The chief information officer (CIO) is a senior management job that first appeared in the late 1980s. It combines information technology know-how with all-round business skills.
Ideally a CIO can read a circuit diagram, debug programming code, navigate corporate accounts and understand the thrust of a marketing plan. Being able to leap tall buildings in a single bound and stop a locomotive in its tracks don’t appear in any job description I’ve seen but they’d help.
To provide technology vision and leadership for developing and implementing IT initiatives that create and maintain leadership for the enterprise in a constantly changing and intensely competitive marketplace.
It’s not a bad stab at defining CIO, but the words could apply to a kid hacking Linux out the back of an ice cream parlour.
Gartner’s statement could apply to anyone working in information technology with a smidgen of ambition. And most enterprises regard their marketplace as constantly changing or intensely competitive.
I’m impressed Gartner managed to squeeze in leadership and vision. To me these are the important features distinguishing a good CIO from the dross. Leadership and vision is not about being the first company to sign up to a new initiative being pushed by one of the big technology vendors. It means standing up to snake oil merchants.
Likewise, CIO leadership and vision isn’t about blowing the budget on expensive new toys. Though some technology vendors use the words to imply exactly that. In their view visionaries spend money on their products regardless of whether they are proven or not.
And leadership most definitely is not about ploughing into heroic IT. The era of huge, unworkable mega-projects came to an end about the time the first CIOs appeared.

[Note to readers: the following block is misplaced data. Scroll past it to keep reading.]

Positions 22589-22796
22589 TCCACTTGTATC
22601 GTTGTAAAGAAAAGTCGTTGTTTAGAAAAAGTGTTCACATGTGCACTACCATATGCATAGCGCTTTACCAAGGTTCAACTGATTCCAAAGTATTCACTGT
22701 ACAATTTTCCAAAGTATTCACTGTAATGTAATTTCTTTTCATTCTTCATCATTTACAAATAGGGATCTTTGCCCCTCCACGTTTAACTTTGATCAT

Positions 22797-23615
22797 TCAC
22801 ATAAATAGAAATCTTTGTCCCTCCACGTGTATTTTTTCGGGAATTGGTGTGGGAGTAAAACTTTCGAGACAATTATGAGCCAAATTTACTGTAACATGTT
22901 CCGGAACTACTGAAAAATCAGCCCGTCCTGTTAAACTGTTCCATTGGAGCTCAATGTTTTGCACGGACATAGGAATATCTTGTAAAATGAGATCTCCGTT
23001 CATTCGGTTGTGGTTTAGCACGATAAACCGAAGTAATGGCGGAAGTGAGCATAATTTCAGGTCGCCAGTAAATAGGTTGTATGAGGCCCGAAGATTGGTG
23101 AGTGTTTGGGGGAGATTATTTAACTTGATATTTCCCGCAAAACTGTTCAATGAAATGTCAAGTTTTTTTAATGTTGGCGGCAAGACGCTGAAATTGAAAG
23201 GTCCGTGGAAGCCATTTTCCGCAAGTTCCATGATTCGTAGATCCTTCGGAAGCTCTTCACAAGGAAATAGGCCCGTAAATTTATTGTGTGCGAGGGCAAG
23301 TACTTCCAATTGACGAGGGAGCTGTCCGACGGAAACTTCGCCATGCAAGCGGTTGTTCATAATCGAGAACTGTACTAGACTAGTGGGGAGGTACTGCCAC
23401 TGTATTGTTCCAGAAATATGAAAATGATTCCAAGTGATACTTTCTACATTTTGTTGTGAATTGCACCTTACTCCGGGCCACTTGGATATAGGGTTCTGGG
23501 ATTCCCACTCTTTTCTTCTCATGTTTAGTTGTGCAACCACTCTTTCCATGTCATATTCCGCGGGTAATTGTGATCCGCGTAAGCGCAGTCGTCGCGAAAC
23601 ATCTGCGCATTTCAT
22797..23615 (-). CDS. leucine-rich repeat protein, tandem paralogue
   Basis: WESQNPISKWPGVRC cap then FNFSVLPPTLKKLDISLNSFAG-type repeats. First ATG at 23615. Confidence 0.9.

Companies recognise information technology is a tool to carry out the business plan. It is part of the CIO’s job to harness IT and related knowledge resources towards the key business goals and are not an end in themselves.
Pinnacle of knowledge work
A CIO position in a large corporation is one of the pinnacles of knowledge-workerdom. It’s not necessarily the top knowledge worker job even for those knowledge workers with an IT background. Some CIOs have progressed to the CEO position, but the specialist nature of CIO work means such a move is unusual even in companies where the strategic application of technology and information tools lies at the core of the business.
While some CIOs climbed to their position from technical careers in programming, systems analysis or even support, you don’t need to have an intensely technical background to reach this exalted position. That’s because in many case a CIO is more involved in applying technology to help an organisation reach is business goals than managing the technology on a day-to-day basis. That is why some people stepping into the CIO position and similar senior IT-related roles come from a user or application background.
If you do have a mainly technical background and you hope to step into a CIO role at some point, you’d be better off looking at expanding your management education and not your technical skills. Obviously an MBA will help more than Microsoft certification or any further IT qualifications. You’ll need a strong business orientation and in-depth experience working on commercial applications in a key industry.
It’s possible you arrived in IT management with a first degree in a non-technical or non-vocational subject. Some recruiters might recommend you to top up your technical education before shooting for an MBA as a stepping-stone to the CIO role. In my opinion, it makes more sense to gather technical expertise on the job and concentrate your formal education resources on that MBA. Having some major project success on your CV is more likely to impress potential employers than any formal IT qualification. Remember, CIO is more about strategy than hands on computing.
Not all top-ranked corporate IT professionals are CIOs. Directors of IT usually implement strategies on behalf of senior management. A Director of IT might give advice at the senior management level, but the job is primarily technical. On the other hand, the CIO role is more strategic. In some organisations the Director of IT reports to the CIO.
The rewards for successful CIOs can be enormous. Of course it does depend on the size of an organisation and the size of the job. There are CIOs working in Australia with salaries well in excess of A$500,000. Usually CIO positions involve more modest salary packages along with generous performance bonuses – possibly in the form of stock options.